I was glad to see that EA was resurrecting the Medal of Honor series and turning it over to the DICE team. I suspected that they might try to top the excesses of Modern Warfare, but I haven't seen enough of it to know either way.
Neither has Britain’s Defence Secretary Liam Fox, but that hasn't kept him from voicing an opinion based on minimal evidence. He told the Telegraph that he was "disgusted" that such an "un-British" game was being released, and called for retailers to refuse to sell it, adding "It's shocking that someone would think it acceptable to recreate the acts of the Taliban."
Secretary Fox is referring to unsubstantiated reports that the game, set in contemporary Afghanistan against the backdrop of the War on Terror, would allow people to play as the Taliban and kill British soldiers. Obviously, with soldiers still fighting and dying in that theater of war, this was going to be a sensitive subject. Although I haven't seen the finished game, the "play-the-Taliban" idea seems in poor taste.
EA says that "British troops do not feature in the game." They are not denying that you can play as the Taliban, however, pointing out that someone has to be the bad guy.
It's always a mistake to offer an opinion about something that does not, technically, exist yet. The game may be as awful as Secretary Fox says it is, and he will have been well with in his rights to urge customers and retailers to shun the game.
Nota bene, he did not (as of this writing) talk about using the force of law to ban the game, which is an important distinction often lost in these debates. He urged retailers to "ban" the game by not selling it. We call that "free speech," and even British Defence Secreataries are entitled to it, even when they say things you don't like. Especially then.
Even the military mother quoted in a widely circulated story said she didn't want the game banned, just perhaps shelved for a couple of years until our boys come home. That won't happen, but it's not an unreasonable request.
Some gamers have a habit of screaming "censorship" anytime someone expresses disapproval of their chosen form of entertainment. DEAR GAMERS: NO ONE HAS TO LIKE WHAT YOU DO. They don't even have to approve of it. When you have this kind of content, you need to expect criticism.
People may get on TV and say it's awful and it shouldn't be sold. They may organize boycotts to keep it out of local stores. Bill O'Reilly may even write a sharply worded Talking Points Memo.
Good. That's what they should be doing. Free and open debate is the sign of a healthy society. Unless the State is kicking in your door and heaping copies of Medal of Honor on a bonfire, you aren't being censored. America, at least, is not in danger of tipping over into Fahrenheit 451 anytime soon.
Obviously, I'm going to reserve judgment until I see it. I'm hoping that DICE (a team for whom I have immense respect) will handle this kind of challenging material with good taste. I have serious doubts that this is even possible.
Some inside EA are pointing to the horrible "No Russian" level of Activision's Modern Warfare 2 as some kind of precedent, which is entirely the wrong point to make. That level was rotten gaming, not to mention artistically juvenile and offensive merely for the sake of being offensive. Supporters of the game are also pointing to war movies like Hurt Locker to justify what they're doing.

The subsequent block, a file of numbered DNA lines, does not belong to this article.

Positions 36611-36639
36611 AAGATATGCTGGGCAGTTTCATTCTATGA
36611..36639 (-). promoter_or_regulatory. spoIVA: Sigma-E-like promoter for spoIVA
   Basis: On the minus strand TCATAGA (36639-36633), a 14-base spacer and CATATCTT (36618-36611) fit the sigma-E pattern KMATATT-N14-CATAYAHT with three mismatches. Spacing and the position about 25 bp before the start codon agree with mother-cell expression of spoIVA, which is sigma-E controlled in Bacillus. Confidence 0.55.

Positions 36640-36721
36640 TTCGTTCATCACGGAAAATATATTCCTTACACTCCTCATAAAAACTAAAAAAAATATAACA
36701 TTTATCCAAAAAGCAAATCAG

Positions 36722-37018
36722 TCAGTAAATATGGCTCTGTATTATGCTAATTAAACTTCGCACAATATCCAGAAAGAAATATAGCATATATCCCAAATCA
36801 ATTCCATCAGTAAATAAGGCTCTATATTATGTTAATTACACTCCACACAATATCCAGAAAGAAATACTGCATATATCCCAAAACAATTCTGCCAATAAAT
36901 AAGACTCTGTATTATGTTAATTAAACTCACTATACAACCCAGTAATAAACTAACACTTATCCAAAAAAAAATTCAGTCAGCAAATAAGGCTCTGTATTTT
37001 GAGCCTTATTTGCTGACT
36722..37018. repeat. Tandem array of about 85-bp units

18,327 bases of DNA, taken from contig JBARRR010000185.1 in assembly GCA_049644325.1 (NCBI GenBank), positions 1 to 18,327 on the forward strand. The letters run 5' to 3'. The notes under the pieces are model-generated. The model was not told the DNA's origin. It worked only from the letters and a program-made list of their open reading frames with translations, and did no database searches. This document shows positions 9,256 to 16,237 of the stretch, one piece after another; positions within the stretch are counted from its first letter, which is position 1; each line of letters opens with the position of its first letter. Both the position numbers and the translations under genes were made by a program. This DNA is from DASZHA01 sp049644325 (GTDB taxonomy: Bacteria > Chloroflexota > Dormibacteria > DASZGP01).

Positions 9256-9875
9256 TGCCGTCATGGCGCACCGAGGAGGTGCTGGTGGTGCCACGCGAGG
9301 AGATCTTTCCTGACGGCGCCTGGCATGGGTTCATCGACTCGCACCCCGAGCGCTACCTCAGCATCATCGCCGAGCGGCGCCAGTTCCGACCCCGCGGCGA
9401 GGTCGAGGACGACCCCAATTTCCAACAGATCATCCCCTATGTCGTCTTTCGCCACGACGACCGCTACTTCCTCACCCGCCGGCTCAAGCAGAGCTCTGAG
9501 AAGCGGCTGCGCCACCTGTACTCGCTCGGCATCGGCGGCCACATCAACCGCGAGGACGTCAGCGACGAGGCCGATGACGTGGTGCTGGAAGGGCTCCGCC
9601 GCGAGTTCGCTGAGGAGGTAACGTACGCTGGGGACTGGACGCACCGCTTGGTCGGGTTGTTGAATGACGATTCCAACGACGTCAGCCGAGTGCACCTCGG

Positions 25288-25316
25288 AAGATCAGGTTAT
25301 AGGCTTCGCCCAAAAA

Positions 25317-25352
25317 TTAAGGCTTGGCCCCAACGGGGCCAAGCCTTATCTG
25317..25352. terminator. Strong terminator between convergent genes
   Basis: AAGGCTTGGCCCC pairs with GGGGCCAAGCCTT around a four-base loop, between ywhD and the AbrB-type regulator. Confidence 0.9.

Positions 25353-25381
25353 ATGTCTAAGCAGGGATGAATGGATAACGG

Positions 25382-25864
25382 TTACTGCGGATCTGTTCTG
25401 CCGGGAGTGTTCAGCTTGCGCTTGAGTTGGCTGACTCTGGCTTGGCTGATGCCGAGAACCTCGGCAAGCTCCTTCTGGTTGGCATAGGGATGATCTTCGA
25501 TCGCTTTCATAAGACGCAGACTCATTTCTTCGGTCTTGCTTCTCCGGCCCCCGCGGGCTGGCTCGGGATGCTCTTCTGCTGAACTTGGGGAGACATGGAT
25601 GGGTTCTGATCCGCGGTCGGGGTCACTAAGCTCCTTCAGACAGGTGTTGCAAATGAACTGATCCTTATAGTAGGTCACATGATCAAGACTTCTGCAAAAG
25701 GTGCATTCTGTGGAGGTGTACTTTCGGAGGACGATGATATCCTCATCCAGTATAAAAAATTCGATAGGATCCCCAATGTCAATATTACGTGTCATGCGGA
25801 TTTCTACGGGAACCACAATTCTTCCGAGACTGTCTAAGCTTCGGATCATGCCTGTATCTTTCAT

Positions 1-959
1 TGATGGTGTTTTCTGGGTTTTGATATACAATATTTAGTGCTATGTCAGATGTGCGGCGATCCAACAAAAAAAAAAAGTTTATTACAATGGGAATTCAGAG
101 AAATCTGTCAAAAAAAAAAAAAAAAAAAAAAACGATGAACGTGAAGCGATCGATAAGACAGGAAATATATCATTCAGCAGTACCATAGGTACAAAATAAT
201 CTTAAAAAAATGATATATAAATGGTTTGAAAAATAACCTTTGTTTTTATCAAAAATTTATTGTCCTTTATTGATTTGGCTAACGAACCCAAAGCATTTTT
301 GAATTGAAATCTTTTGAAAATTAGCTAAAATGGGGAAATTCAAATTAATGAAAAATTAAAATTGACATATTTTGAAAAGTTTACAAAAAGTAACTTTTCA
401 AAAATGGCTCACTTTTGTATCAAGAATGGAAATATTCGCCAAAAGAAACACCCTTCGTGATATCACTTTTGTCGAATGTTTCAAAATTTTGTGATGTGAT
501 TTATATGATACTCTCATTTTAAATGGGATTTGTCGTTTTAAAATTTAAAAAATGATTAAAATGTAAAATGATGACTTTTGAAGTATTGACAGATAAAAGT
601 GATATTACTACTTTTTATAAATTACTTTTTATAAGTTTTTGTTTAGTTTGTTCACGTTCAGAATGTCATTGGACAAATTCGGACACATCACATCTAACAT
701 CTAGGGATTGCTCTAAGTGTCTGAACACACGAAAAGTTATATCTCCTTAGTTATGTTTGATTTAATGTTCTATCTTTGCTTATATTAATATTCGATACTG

This comparison to games as an art form like movies has to end. It's not only stupid, but it fatally underestimates the power of the medium. I remember being offended that Black Hawk Down was made into a game. People said, "Well what's the difference between that and the movie?"
I always find it funny when gamers complain about how ignorant non-gamers are about their hobby, because the movie-game comparison is flat-out stupid, and gamers say it all the time.
How can a gamer not understand the difference between the objective, passive experience of a movie and the subjective, active experience of a game. It's the reason they play games! In a movie, you may see atrocities committed, and even be made to identify with the people committing them, but you are not actively committing those atrocities yourself in simulation.
In other words: games are too powerful a medium to work by the same creative rules as movies. There are things that I may watch in a movie that I would never want to simulate in a game environment. Something like "No Russian" crosses the line for me: it's no longer fun. My fantasies don't involve being a cold-blooded terrorist. That's not a feeling or a role that I need to experience.
I sympathize with DICE and EA. They are trying to use a young medium to create a new form of entertainment, and feel that it should be as responsive to contemporary issues and realities as a book or movie. (And they want to make a pile of money while doing it.) The medium of gaming simply isn't there yet. It may never be, because of the subjective/objective split described above.
Developers need to use some discretion, have some empathy for people that are touched by what they create, and most of all, understand the raw power of their chosen medium. Just because you can do something doesn't meant you should.
NOTE: Whenever I post something like this, I get a load of commentators who send me emails or post comments saying that I'm some kind of drooling Jack Thompson-like censor. I do not believe in the power of the State to use force or the threat of force to control the freedom of expression. I do believe in citizens doing everything they can to make their voices and opinions heard. Game makers have every right to make what they like, but they have no implicit right to access to the marketplace. Citizens have every right to raise the roof and try to persuade people to deny the game makers access to the public marketplace. In other words, you may have a right to make something, but that doesn't mean Walmart has to sell it.